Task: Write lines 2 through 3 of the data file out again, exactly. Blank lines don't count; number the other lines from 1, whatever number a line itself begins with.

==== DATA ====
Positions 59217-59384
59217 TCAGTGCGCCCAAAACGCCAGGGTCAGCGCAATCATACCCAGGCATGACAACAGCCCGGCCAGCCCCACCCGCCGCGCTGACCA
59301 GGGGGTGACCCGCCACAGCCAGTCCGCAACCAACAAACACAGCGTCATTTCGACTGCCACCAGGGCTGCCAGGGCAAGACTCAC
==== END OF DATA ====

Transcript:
59217 TCAGTGCGCCCAAAACGCCAGGGTCAGCGCAATCATACCCAGGCATGACAACAGCCCGGCCAGCCCCACCCGCCGCGCTGACCA
59301 GGGGGTGACCCGCCACAGCCAGTCCGCAACCAACAAACACAGCGTCATTTCGACTGCCACCAGGGCTGCCAGGGCAAGACTCAC